can you use behavioral assessments in hiring predictive index

Is it legal for employers to give applicants pre-employment assessments?

February 21, 2019

Is it legal for employers to give applicants pre-employment assessments?

By Allison Siminovsky PhD February 21, 2019

The use of assessments in hiring is growing. According to the Talent Board’s 2018 North American Candidate Experience Report, over 71 percent of companies use pre-employment assessments as part of their screening process to measure areas such as job skills and culture fit. When optimizing talent, assessments are a valuable tool to gain relevant data on potential employees that allow us to make better, smarter hiring decisions.

There has been some question as to the appropriateness of using psychological assessments as part of the hiring process: What value do such assessments provide? How do they impact candidates? And, in general, should they even be used?

Let’s start by defining “psychological” test or assessment, as the term “psychological” can be misleading and anxiety-producing for some people. A psychological test is any instrument that is used to study human behavior and attempt to define or put it into categories. That means the tests you took in school, college entrance exams, and quizzes you take in magazines all qualify as psychological tests—albeit of differing quality. For the sake of ease, we’ll call them “tests” and “assessments” for the remainder of this article.

The use of testing in the employment context has a long history. In fact, in ancient China, one was required to go through a rigorous testing process in order to qualify as a civil servant. These tests were extremely rigorous and were essentially used to screen through a large pool of candidates down to those with the expertise required to perform the job in question.

Modern employment testing is generally considerably less intensive than what was used in the past, as organizations keep candidate experience in mind. In addition, scientific research and legal advances have guided us to use assessments that are established to be job-related, non-discriminatory, and fair to all applicants. Let’s look at some of the benefits of using testing for hiring.

can you use behavioral assessments in hiring predictive index

Assessments predict future job performance.

This is perhaps the most compelling argument to use assessments for hiring! It has been well-established in the scientific literature that a variety of assessments are valid predictors of performance on the job. Cognitive ability tests, in particular, are very strong predictors of future performance.

One of the principle tenets of talent optimization is using people data to make better decisions. Using well-developed and validated assessments in a responsible manner is an example of gaining and using people data to make more-informed people decisions.

Assessments can give us holistic insight on an individual.

When using interviews alone, hiring panels can gain valuable information about knowledge, skills, and abilities, but may miss out on crucial areas of learning speed, personality, cultural fit, and soft skills. The use of assessments can provide this information, helping hiring panels make better decisions and providing useful data for onboarding and managing the employee as well.

Pre-employment assessments are time-efficient.

Anyone who has been part of the hiring process knows how time consuming rounds and rounds of interviews can be. It is a tremendous load on the part of the candidate to put aside hours, and even days, for interviews, particularly when they have to take time off from an existing job. Many of today’s assessments are online and on-demand, so candidates can get assessed on their own schedule without having to take time off work. If some rounds of interviews can be replaced with assessments, it saves time for both the candidate and the hiring organization.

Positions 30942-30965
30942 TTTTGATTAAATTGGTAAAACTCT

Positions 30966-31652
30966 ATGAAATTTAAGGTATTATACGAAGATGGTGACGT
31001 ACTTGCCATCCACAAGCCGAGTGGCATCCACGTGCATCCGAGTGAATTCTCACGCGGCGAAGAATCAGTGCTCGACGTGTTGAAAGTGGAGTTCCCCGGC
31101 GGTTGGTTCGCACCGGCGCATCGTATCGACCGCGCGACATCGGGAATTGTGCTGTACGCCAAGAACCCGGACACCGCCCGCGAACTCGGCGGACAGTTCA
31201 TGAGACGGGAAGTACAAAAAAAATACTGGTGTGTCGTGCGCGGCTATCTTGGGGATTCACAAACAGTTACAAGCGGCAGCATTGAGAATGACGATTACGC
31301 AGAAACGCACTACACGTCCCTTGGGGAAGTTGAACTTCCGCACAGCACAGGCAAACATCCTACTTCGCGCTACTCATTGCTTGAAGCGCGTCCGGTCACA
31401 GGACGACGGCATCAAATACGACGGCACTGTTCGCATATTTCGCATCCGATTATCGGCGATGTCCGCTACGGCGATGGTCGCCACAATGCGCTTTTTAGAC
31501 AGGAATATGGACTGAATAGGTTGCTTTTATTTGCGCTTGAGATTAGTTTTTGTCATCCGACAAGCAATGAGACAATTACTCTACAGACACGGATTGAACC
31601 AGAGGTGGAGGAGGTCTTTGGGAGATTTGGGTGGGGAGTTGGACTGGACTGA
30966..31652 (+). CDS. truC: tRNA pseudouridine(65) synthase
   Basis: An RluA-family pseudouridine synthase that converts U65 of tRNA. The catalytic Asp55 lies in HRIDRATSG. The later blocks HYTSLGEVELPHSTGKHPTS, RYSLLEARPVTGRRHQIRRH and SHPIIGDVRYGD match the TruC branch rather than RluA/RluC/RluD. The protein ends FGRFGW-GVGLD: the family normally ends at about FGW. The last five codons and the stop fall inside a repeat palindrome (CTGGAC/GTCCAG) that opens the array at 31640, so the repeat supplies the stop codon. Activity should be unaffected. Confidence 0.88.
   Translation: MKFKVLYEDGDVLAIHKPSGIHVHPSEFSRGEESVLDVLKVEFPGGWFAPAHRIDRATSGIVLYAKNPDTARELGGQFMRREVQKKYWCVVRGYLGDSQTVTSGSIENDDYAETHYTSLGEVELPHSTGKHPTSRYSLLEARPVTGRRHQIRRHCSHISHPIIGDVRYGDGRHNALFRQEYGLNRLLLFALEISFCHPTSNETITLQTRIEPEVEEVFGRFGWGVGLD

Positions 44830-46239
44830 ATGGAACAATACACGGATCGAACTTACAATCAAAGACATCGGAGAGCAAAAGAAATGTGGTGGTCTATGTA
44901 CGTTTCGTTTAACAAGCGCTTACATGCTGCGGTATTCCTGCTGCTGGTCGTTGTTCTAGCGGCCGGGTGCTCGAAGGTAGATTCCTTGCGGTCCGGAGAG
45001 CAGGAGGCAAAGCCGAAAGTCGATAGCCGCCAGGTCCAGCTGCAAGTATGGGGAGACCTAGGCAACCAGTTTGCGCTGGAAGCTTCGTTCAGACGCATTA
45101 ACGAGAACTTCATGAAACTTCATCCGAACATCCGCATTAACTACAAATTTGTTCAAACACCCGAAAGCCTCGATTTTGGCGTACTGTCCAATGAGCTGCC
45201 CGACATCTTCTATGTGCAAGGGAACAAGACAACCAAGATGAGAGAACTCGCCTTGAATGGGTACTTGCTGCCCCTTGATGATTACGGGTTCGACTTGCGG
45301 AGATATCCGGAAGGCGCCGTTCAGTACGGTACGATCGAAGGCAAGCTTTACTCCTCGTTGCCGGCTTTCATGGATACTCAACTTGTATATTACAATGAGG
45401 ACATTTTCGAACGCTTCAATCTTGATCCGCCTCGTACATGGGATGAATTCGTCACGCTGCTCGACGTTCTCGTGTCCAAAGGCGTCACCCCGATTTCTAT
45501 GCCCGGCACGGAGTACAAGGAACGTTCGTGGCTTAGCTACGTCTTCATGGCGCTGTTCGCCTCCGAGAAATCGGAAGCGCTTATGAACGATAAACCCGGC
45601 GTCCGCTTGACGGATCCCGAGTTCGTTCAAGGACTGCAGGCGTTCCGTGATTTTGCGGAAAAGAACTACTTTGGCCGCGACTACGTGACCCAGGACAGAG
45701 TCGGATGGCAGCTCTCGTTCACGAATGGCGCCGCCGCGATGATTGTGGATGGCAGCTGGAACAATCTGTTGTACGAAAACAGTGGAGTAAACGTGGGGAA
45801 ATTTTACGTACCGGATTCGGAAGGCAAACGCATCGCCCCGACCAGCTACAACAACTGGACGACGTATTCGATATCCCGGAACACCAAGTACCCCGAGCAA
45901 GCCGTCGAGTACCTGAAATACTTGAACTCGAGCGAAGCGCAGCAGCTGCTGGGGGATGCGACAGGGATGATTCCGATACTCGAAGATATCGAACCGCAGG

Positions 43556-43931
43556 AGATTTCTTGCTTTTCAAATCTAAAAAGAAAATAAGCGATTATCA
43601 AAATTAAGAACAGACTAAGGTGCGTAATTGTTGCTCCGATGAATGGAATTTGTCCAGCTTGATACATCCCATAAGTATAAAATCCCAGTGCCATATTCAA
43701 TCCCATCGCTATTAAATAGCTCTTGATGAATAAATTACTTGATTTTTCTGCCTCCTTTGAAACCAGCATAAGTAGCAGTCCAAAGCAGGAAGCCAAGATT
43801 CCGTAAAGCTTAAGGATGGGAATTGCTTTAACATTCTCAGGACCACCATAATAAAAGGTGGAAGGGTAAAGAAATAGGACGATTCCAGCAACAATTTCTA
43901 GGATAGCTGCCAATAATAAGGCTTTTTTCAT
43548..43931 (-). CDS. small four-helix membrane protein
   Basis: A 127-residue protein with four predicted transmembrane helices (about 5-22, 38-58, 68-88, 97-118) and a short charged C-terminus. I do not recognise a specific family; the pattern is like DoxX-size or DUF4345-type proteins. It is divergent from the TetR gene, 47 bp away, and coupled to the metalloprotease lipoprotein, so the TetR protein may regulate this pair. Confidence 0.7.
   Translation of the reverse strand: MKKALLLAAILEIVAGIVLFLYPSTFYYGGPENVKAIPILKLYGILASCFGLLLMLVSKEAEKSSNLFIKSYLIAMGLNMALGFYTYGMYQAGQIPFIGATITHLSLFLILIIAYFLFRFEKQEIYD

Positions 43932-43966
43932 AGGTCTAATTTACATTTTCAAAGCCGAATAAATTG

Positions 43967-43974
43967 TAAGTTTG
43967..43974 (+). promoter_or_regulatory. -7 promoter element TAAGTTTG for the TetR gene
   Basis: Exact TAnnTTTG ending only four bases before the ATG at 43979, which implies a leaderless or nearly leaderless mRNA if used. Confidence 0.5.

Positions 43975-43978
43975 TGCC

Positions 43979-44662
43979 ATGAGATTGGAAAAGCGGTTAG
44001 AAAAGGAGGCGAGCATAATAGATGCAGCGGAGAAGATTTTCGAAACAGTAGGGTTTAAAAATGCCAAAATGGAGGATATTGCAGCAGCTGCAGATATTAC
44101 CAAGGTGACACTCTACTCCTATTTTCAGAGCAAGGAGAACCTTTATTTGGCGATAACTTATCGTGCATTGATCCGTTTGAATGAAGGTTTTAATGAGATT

Assessments can reduce unconscious bias.

It is no secret that there are biases present in the hiring process. There are numerous ways to reduce bias in hiring, including the use of assessments, such as structured interviewing and work sample tests. Using well-developed assessments adds a degree of objectivity to the hiring process that simply isn’t present by using resume screening and unstructured interviews alone.

Assessment results can inform interview content.

While not everyone loves interviews, they are a necessary part of the hiring process, so it’s important to make them as valuable as possible. By using the results from assessments, such as personality tests, hiring managers and interviewers can zero in on areas where they think the candidate might bring a particular strength—or where the candidate might have an area of opportunity. The use of assessments provides context for structured interviews, furthering the predictive power of the hiring process.

Pre-employment assessments can narrow the applicant pool to the most qualified prospects.

It is not uncommon to receive many applications in response to a job posting—and it can be challenging to sort through who is actually qualified and would best suit the position. By adding assessments into the hiring process, organizations can screen out those who aren’t qualified or fit to the requirements and can zero in on those who are likely to have success in the role.


Not only is it appropriate to use assessments in the hiring process—when they’re properly developed and validated, of course—but implementing assessments is advantageous for both the employer and the candidate. By using assessments and tests to identify the best candidates, an organization can optimize their talent practices, bringing in the best people to promote a skilled and engaged workforce.



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